Love And Other Drugs

February 10, 2011
By

jake gyllenhaal and anne hathaway are in bed togetherAt first glance, the recent romantic comedy/drama Love and Other Drugs would seem to be a radical departure for director Edward Zwick, best known for weighty, melodramatic historical epics like Glory (1989), Legends of the Fall (1996), and The Last Samurai (2003). My first thought upon hearing his name attached to the project was that he must be trying to reinvent himself after the fairly ambivalent response to his last film, the more characteristic World War II drama Defiance (2008). Maybe he is, but it turns out he has been doing these types of films (I refuse to call them “rom-coms,” though I guess I just did) from the start. His first feature was the 1986 comedy About Last Night, and even after the prestige of Glory, he returned to comedy in 1992 with the mostly forgotten female buddy picture Leaving Normal, which flopped in the wake of a more serious female buddy picture we might remember as Thelma and Louise.

Now Zwick has returned to the comedy genre with an entertaining and generally likable flick buoyed by his direction and strong lead performances, but somewhat stymied by an almost schizophrenic lack of identity as either a comedy or a drama, as well as some very played out genre cliches. Jake Gyllenhaal stars as Jamie Randall, a slick, promiscuous salesman working for the Pfizer company in the mid-1990s (so maybe this is a historical epic after all). Gyllenhaal’s performance is solid, but Anne Hathaway nearly blows him off the screen as Maggie Murdock, a strong woman fighting a losing battle against early onset Parkinson’s Disease. Are we laughing yet?

This is what I mean about the film’s schizophrenic tendencies: it flip-flops between the more lighthearted aspects, such as comedic dialogue and refreshingly frank sex scenes, and surprisingly poignant drama as Maggie and Jamie struggle to make their relationship work while her health deteriorates. The dramatic scenes are ultimately more effective, particularly one in which Maggie hears testimonials from real life Parkinson’s patients and another in which Jamie talks to the husband of a woman who has suffered from the disease for decades. The comedy is decent, especially in the supporting work of Oliver Platt as Jamie’s fellow salesman and Josh Gad as his overnight millionaire brother (Gad does his best in a role clearly tailor-made for Jack Black before Black became the star he is today), but it falls flat next to the emotional power of Hathaway’s performance.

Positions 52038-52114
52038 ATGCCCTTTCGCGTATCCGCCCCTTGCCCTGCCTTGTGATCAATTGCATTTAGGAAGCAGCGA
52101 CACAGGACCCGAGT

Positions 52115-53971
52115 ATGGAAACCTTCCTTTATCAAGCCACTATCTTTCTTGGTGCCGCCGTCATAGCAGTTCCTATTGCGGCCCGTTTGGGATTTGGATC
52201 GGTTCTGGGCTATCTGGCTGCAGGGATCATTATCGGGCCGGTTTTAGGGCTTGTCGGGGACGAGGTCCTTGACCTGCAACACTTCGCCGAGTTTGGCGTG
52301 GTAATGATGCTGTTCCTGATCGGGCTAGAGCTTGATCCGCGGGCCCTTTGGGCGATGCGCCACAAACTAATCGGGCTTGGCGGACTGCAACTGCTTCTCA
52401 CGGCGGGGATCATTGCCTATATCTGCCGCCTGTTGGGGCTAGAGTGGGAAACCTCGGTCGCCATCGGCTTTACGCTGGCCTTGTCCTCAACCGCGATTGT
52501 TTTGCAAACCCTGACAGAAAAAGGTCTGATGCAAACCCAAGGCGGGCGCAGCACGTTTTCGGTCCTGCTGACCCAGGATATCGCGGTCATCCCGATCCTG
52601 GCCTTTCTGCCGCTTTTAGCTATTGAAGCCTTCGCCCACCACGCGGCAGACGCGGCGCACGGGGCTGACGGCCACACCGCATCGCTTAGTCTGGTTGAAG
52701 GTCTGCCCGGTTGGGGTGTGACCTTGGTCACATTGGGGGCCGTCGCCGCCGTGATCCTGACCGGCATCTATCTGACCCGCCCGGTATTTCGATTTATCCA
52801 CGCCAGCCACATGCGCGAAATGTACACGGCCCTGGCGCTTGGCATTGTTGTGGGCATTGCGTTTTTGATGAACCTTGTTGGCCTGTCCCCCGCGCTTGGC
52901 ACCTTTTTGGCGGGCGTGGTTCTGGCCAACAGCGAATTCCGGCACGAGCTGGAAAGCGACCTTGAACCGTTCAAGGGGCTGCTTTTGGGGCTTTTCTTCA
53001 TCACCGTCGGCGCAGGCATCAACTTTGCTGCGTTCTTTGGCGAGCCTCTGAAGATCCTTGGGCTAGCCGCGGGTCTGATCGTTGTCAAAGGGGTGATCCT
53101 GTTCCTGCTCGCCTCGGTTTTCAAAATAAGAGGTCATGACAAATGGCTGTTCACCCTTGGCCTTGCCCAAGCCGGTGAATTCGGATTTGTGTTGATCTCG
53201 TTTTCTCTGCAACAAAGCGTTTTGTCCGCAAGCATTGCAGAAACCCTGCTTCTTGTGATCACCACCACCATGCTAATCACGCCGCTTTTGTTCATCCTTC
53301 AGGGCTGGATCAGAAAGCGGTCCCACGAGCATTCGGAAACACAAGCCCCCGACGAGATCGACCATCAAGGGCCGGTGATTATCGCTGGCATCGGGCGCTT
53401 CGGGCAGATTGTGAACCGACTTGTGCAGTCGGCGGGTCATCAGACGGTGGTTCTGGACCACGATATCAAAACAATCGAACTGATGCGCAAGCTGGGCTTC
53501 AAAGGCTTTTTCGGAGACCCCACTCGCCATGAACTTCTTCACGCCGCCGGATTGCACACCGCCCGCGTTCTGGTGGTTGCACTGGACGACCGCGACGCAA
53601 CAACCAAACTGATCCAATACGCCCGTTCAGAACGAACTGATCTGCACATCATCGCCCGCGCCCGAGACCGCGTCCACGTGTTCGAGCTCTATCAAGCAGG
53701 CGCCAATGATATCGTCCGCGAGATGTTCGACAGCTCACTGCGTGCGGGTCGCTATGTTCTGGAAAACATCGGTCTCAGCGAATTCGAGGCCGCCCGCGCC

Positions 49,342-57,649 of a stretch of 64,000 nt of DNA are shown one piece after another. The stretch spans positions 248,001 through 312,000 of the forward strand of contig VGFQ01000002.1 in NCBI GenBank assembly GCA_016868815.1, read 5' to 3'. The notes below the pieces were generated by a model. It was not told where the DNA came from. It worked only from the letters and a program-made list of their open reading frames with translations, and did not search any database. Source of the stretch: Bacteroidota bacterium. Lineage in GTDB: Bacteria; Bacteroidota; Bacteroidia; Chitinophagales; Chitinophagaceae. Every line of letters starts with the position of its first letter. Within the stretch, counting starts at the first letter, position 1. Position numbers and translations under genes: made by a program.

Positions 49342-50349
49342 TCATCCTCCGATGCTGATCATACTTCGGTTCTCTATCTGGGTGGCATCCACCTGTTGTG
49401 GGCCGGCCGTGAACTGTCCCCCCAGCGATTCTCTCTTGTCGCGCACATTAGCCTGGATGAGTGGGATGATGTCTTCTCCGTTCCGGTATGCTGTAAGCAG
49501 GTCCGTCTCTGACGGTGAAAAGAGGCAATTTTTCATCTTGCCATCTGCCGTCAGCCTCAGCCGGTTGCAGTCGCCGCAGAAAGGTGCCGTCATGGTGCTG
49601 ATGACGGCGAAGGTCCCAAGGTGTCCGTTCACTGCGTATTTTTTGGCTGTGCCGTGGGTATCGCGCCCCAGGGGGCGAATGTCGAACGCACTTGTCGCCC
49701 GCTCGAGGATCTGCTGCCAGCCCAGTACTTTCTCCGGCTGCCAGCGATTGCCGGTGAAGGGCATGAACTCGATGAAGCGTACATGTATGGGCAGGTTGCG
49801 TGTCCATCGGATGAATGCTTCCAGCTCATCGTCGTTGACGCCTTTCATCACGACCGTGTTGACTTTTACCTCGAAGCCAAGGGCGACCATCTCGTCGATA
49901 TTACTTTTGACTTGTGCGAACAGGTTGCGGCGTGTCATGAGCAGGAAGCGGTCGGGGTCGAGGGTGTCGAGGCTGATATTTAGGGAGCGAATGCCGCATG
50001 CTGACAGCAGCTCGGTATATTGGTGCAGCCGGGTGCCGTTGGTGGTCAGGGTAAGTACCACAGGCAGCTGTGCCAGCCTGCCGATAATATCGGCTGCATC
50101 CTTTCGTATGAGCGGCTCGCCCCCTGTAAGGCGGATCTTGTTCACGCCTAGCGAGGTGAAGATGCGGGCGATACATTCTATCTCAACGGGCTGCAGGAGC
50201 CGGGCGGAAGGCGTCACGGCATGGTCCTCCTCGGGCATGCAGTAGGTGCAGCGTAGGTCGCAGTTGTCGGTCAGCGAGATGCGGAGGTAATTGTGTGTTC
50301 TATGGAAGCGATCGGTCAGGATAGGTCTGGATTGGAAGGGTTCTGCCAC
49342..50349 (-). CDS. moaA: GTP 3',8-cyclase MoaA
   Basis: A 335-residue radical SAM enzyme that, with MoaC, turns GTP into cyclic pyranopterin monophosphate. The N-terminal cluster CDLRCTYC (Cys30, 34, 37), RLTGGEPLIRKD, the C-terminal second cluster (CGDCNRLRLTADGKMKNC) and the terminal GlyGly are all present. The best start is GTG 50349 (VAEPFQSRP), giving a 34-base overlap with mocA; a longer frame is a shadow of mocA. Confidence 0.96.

This film is by no means a downer though, so it is ultimately the romance and comedy elements that carry it to its conclusion. Nothing about the movie really feels authentically ’90s, so I guess the hook of the film (Jamie’s wildly successful promotion of the new wonder drug Viagra) is just there to carry on the central theme of medicine as an aid for love; impotence and Parkinson’s are wisely not treated as if they are equal, but Jamie is understandably looking for the wonder drug that will cure his lover. It is once again mostly Hathaway who makes us care enough to follow these characters to the end of the movie, which is basically a series of romantic cliches.

A friend of mine once pointed out that it is the rare romantic comedy that doesn’t feature the protagonist running (often in the rain) or driving at reckless speeds to chase down the woman he loves, and has ostensibly lost, in order to deliver the heartfelt speech that brings her back to him. This is not that rare romantic comedy, but it is a pretty good date movie – not too challenging, but at least not insulting to the intelligence of the average audience.

Contact the Author: EzraStead@ArtsandEntertainmentPlayground.com


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